DO NOT TAKE REVENGE OR BEAR A GRUDGE Part 1
“Do not take revenge and do not bear a grudge against a member of your
It is inevitable in daily life that we sometimes feel slighted by other
people - how should we react to such incidents? The Torah tells us that
we may not take revenge or bear a grudge: The Talmud gives examples of
these transgressions: John asks Brian, “can you please lend me your
spade?” and Brian, for no apparent reason says “no”. The next day Brian
asks to lend him something and John replies, “Just like you did not lend
me what I asked for yesterday, so too I will not lend you what you want
Bearing a grudge is slightly different - after Brian refused to lend John
his spade, Brian asks John to lend him something the next day/ This time,
John says that “I will lend you it not like you who refused to lend me
what I asked for yesterday.” Taking revenge is reacting with actions to
our fellow\s refusal to help us. Bearing a grudge is merely feeling
resentful to the person for his actions even though we do not actively
The commentaries discuss whether the prohibitions of taking revenge and
bearing a grudge apply in all circumstances: Based on the case of the
Talmud, they all agree that the command applies with regard to property
and money - that is that it is forbidden to avenge a refusal to give or
lend items or money. It is less clear whether this command also applies
with regard to the realm of emotions, for example if someone caused us
emotional pain by embarrassing us or wronged us in some other way. Many
commentaries argue that there is no actual prohibition of avenging such
actions3 . Others claim that it is
forbidden to take revenge or bear a grudge even in these circumstances.
Since most commentaries take the lenient approach, the basic law is that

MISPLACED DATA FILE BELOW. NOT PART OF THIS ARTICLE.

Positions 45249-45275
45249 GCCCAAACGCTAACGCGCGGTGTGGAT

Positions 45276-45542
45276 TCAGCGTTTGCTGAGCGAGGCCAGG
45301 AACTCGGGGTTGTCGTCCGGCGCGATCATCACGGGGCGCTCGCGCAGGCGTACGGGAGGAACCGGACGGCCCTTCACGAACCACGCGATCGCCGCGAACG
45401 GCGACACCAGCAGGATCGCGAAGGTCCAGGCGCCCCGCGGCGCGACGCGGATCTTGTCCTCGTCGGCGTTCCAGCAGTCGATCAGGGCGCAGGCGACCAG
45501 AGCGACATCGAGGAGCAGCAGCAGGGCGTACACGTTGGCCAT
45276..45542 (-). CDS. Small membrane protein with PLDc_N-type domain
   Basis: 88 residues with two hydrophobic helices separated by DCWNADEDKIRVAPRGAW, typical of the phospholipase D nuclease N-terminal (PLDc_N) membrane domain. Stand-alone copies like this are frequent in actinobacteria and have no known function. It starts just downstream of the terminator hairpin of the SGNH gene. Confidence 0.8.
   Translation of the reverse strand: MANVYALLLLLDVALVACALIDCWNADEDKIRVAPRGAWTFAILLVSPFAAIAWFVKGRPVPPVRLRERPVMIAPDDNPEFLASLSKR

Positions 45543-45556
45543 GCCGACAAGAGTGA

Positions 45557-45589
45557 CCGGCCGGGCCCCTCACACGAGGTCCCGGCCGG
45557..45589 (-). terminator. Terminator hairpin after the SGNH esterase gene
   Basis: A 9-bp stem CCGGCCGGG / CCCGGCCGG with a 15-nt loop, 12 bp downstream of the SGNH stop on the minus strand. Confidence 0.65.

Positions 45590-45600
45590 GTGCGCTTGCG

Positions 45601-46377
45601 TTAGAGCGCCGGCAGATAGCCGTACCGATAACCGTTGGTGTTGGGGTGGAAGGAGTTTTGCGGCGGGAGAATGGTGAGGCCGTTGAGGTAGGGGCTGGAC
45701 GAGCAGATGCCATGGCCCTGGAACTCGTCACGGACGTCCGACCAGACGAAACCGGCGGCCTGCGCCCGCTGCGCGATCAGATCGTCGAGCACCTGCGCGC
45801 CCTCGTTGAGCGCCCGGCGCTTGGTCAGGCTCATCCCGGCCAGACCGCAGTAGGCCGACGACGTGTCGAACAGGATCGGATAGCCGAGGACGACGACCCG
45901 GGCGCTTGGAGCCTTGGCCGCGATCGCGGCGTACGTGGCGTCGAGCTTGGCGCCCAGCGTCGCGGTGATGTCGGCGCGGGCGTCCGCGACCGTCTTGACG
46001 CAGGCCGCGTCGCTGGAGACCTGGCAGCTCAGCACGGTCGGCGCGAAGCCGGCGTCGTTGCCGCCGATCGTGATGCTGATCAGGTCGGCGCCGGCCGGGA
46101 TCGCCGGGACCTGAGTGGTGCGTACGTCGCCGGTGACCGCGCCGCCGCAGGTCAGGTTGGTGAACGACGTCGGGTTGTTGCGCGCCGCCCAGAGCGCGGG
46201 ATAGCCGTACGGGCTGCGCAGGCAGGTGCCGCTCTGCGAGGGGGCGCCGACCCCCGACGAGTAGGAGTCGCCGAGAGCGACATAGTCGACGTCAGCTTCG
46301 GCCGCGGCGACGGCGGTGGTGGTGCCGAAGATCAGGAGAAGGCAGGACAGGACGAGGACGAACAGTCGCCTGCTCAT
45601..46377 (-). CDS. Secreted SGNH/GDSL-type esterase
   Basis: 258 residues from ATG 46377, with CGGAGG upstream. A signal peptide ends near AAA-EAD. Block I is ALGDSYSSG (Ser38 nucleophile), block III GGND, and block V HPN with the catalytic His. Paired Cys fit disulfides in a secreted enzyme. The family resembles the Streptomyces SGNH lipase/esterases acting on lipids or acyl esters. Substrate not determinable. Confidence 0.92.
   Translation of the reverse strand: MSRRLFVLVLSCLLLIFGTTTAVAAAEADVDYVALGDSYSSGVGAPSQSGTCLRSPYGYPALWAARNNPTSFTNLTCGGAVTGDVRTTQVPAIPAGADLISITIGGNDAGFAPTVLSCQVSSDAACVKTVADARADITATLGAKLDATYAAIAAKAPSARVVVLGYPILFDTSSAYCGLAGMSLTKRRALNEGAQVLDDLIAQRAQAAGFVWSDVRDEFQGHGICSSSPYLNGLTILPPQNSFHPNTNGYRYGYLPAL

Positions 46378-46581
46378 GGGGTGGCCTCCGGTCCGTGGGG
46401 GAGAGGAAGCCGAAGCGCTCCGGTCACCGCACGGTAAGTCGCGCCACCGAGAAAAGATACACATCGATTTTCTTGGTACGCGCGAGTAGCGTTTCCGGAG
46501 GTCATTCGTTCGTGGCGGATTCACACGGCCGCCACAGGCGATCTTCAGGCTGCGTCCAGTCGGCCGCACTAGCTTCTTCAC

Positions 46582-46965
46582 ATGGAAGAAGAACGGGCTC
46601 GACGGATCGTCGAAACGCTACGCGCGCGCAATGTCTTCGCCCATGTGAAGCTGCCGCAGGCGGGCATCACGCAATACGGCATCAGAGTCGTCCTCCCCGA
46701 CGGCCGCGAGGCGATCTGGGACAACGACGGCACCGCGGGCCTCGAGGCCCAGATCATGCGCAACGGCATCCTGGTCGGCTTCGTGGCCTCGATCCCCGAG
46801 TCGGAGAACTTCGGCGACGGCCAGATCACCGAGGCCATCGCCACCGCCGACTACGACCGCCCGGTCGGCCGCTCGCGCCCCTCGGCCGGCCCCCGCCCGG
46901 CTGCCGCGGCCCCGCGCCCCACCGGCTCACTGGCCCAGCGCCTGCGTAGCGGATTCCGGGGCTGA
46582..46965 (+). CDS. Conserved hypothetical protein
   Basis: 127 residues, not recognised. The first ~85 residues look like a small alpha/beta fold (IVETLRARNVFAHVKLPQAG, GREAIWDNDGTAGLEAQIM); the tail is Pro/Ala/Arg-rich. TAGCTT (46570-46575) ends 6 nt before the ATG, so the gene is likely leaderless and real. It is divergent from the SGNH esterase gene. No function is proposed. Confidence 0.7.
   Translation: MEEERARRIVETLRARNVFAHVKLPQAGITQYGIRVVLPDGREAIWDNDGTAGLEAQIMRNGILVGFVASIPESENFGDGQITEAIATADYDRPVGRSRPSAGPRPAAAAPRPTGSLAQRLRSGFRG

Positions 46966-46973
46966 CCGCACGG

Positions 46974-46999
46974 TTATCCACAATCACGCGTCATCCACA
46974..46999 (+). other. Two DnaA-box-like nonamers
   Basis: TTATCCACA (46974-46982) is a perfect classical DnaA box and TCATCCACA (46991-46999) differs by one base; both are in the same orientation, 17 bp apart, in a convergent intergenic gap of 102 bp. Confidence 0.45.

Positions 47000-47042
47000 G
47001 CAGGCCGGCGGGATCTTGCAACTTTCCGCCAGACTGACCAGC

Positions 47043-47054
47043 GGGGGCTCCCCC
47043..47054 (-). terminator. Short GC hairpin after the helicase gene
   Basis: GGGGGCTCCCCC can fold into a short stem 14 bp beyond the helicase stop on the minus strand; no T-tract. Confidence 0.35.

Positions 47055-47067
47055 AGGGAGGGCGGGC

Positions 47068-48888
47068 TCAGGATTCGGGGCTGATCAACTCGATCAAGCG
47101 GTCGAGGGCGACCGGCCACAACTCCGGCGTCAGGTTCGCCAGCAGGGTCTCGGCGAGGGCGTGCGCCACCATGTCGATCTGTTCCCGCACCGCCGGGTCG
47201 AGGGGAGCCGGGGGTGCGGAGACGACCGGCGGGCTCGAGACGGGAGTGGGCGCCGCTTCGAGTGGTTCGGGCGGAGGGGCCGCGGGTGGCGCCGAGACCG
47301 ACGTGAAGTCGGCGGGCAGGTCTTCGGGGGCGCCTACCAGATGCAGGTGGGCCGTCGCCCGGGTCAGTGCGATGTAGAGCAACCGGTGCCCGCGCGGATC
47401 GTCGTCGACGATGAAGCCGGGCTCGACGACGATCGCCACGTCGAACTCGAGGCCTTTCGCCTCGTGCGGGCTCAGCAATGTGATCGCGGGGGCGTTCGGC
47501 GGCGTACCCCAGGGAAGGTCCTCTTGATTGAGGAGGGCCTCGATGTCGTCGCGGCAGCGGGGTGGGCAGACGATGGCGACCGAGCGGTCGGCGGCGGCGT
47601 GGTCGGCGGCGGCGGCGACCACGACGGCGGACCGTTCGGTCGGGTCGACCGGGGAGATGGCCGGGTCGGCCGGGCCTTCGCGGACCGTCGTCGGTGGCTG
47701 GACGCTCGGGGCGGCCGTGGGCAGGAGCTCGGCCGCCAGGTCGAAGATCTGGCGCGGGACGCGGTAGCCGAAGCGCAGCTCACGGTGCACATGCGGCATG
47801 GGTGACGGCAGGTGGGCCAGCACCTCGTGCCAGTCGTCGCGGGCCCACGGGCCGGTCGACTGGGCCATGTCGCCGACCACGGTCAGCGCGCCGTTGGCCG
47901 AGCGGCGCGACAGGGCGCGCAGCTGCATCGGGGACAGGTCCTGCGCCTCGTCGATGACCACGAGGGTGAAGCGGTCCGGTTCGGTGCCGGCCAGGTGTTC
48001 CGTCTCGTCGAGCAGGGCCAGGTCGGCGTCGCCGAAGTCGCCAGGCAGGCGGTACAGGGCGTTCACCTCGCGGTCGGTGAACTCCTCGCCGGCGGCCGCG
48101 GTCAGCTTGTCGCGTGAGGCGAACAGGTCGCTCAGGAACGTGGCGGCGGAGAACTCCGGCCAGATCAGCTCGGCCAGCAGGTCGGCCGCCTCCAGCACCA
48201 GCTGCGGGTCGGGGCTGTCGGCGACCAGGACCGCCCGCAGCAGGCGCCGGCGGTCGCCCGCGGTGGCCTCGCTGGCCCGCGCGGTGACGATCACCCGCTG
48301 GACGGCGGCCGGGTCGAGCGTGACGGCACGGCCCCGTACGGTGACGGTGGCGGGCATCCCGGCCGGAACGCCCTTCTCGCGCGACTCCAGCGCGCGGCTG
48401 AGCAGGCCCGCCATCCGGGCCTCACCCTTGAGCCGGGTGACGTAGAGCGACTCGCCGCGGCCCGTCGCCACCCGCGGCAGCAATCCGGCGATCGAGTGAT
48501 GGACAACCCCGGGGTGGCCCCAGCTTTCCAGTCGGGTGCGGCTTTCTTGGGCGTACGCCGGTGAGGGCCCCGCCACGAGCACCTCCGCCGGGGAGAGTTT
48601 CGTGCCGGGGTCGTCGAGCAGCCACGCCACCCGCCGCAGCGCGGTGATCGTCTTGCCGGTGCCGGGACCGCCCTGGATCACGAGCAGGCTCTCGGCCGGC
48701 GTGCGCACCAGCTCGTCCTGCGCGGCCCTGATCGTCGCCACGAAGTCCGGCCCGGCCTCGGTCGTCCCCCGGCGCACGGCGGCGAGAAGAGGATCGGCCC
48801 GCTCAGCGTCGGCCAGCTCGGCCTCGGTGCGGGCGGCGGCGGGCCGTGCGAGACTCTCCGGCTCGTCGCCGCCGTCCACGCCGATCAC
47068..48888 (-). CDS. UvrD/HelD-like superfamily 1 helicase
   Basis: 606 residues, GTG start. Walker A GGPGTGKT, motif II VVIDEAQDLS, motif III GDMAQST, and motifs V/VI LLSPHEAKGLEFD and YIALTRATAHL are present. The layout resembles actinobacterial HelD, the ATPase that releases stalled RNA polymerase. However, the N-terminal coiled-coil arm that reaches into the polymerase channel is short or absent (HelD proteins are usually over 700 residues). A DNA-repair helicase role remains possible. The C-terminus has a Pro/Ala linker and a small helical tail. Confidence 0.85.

it is technically permissible to take revenge or bear a grudge when
someone genuinely wrongs us by hurting or feelings or causes us pain in
some other way unrelated to money or property. However, it is certainly
highly praiseworthy to strive to avoid taking revenge or bearing a grudge
in all instances4 .
What is the explanation for why it is only forbidden to take revenge or
bear a grudge when someone does not provide us with money or property?
When someone upsets us by embarrassing us or causes us pain in some other
way, there may be an element of justification in wanting to right an
obvious wrong that was done to us. However, when a person chooses not to
give or lend us something then we have no right to be upset with that
person - we may be tempted to feel that he should have lent us that item
and that he was wrong not to. The Torah tells us that this is an
erroneous attitude - we do not have a G-d given right to the use of other
people’s property and we must accept when a person does not want to
perform kindness with us then that is his prerogative.
1 Parshas Kedoshim, 19:18.
2 Yoma, 23a.
3 Of course, even according to these opinions, there are
significant limits to what form the revenge can take.
4 This ruling is based on the opinion of Rabbi Yitzchak
Text Copyright © 2008 by Rabbi Yehonasan Gefen and Torah.org